It is noted that an ellipsometer or polarimeter can be considered to comprise a Polarization State Generator, (which comprises a source of electromagnetic radiation and a means for imposing a polarization state thereupon, a Stage for supporting a Sample, and a Polarization State Detector which comprises a polarization state analyzer and a data detector. The present invention system can then be recited as an ellipsometer or polarimeter comprising sequentially, a polarization state generator, a stage for supporting a sample and a polarization state detector, wherein said polarization state generator and polarization state detector are functionally associated with a common placement means which can be positioned to slidably contact or substantially contact said stage via interface means. When said slidable contact is effected a mini-chamber is formed between said common placement means and said stage with said mini-chamber accessing at least a part of a surface of said sample. Said mini-chamber further has means functionally affixed thereto for effecting evacuation and/or entering purging gas into said mini-chamber such that in use a sample is caused to be positioned on said stage and actual or substantial slidable contact realized between said common placement means and said stage via said interface means. Then purging gas is caused to be entered into said mini-chamber, and said polarization state generator is caused to provide a beam electromagnetic radiation which is directed to reflect from said sample and enter said data detector; said computer means is applied to analyze data provided by said data detector, and said data per se. or results of analysis thereof can be displayed and/or stored and or used to form a signal representing it.
The improvement provided by the present invention is a means for providing gas sequestered in a formed “mini-chamber” in the vicinity of a location on a surface of a sample during investigation thereof by electromagnetic radiation. While similar in purpose to the system described in U.S. Pat. No. 6,813,026 to McAninch, taking guide from the J.A. Woollam VUV system described briefly in the Background Section, which provides a reduced gas flow mode, the present invention does not require a continuous flow of gas during use. Rather, the present invention system provides means for forming a “mini-chamber” which accesses therewithin at least a portion of a sample. The method of use of the present invention can involve a period of flowing gas over a sample surface to, for instance, remove debris, but then there is formed a gas conserving “mini-chamber” which accesses at least a portion of said sample. Investigation of said sample with electromagnetic radiation comprising wavelengths in, for instance, the IR and/or UV and VUV ranges, which wavelengths are absorbed by ambient atmospheric component such as oxygen and water vapor, is then performed. It is noted that data pertaining to wavelengths not absorbed by Oxygen and/or Water Vapor can be obtained during an evacuation and/or purging procedure before said procedure is completed. This structured data collection approach allows an efficient use of time.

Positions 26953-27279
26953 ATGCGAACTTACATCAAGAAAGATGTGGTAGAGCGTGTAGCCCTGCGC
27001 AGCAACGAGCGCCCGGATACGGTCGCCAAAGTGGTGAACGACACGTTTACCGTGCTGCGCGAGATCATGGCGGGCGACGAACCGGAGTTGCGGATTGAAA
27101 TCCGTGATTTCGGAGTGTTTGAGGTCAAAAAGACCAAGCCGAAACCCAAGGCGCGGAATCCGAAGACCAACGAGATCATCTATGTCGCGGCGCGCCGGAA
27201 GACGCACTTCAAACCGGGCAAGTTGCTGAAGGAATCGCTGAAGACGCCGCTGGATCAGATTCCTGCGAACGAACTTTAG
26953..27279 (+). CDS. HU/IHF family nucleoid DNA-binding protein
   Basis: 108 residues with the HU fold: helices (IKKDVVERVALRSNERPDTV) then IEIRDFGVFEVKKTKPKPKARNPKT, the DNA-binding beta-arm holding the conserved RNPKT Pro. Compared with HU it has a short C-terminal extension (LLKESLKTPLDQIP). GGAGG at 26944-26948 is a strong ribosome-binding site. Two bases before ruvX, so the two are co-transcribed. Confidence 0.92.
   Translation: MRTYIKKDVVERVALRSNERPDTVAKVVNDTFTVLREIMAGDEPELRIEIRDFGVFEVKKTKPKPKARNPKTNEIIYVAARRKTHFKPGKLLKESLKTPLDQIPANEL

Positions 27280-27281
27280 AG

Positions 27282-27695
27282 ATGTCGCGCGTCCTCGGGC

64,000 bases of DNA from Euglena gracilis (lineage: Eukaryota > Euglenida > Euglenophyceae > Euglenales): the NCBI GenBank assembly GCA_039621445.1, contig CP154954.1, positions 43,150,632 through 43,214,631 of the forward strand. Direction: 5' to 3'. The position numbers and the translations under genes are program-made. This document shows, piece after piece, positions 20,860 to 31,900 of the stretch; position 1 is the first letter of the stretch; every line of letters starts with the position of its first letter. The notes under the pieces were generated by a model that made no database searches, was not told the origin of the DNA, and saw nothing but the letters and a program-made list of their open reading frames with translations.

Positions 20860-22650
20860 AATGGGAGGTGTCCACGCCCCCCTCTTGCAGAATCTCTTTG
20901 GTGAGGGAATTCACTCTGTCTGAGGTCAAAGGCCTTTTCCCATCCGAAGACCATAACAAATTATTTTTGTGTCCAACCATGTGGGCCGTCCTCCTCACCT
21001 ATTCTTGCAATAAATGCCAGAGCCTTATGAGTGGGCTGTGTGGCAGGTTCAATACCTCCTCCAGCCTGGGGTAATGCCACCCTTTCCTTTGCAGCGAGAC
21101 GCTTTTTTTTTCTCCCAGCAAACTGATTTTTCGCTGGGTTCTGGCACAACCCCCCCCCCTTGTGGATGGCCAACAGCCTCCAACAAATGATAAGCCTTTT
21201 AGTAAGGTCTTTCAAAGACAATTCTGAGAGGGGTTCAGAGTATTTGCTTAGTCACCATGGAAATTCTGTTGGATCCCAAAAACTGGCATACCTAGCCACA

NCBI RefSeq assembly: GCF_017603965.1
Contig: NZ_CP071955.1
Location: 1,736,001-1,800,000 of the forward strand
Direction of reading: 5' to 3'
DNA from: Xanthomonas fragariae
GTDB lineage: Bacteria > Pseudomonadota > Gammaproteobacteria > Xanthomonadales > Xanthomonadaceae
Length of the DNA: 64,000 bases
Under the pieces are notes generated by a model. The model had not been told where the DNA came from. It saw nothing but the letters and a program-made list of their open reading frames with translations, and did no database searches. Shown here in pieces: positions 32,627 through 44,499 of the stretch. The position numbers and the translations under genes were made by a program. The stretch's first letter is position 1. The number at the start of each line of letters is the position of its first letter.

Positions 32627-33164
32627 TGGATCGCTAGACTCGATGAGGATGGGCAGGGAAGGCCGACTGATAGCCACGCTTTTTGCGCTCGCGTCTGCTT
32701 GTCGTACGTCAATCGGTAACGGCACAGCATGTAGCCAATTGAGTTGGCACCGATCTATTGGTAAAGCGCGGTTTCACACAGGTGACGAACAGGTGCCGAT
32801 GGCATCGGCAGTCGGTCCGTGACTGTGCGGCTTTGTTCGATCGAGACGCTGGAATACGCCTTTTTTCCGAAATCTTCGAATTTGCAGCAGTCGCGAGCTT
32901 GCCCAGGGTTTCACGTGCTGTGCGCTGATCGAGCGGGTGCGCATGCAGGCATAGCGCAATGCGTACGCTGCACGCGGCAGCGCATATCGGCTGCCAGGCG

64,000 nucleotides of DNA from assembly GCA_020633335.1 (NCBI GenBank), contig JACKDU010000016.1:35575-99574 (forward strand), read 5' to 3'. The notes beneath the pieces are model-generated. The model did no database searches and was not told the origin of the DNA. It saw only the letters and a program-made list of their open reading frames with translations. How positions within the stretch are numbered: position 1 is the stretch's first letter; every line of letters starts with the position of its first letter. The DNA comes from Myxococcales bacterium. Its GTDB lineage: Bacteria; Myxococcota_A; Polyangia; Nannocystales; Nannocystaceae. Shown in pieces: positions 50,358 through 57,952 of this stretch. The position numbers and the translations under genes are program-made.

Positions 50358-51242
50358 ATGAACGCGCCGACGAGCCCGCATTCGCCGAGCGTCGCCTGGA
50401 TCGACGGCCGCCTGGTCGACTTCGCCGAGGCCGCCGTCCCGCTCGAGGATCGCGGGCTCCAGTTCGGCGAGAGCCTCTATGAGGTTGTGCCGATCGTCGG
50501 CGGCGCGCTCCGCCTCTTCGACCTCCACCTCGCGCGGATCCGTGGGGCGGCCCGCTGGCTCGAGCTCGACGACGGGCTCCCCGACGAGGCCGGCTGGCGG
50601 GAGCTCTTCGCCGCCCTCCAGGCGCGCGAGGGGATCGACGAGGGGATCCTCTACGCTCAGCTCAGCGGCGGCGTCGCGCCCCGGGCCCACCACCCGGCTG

A method enabled by the present invention involves analyzing sample with spectroscopic electromagnetic radiation comprised of wavelengths which are absorbed by oxygen and/or water vapor comprises the steps of:
in any functional order practicing steps a, a′ and a″:
A modified method of investigating a sample with spectroscopic electromagnetic radiation comprised of wavelengths which are absorbed by oxygen and/or water vapor and wavelengths which are not absorbed by oxygen and/or water vapor, comprises a modified procedure wherein during the evacuation or purging process, while oxygen and/or water vapor is still present in said substantially enclosed space in sufficient quantity to absorb said wavelengths which are absorbed by said oxygen and/or water vapor, data is provided by said data detector for wavelengths which are not absorbed by oxygen and/or water vapor, and such that once said substantially enclosed space is sufficiently evacuated or purged of oxygen and/or water vapor, data is provided by said data detector for wavelengths which are absorbed by oxygen and/or water vapor.
Both of the foregoing methods can then involve performing at least one selection from the group consisting of:
The disclosed invention will be better understood by reference to the Detailed Description Section of this Specification, in coordination with the Drawings.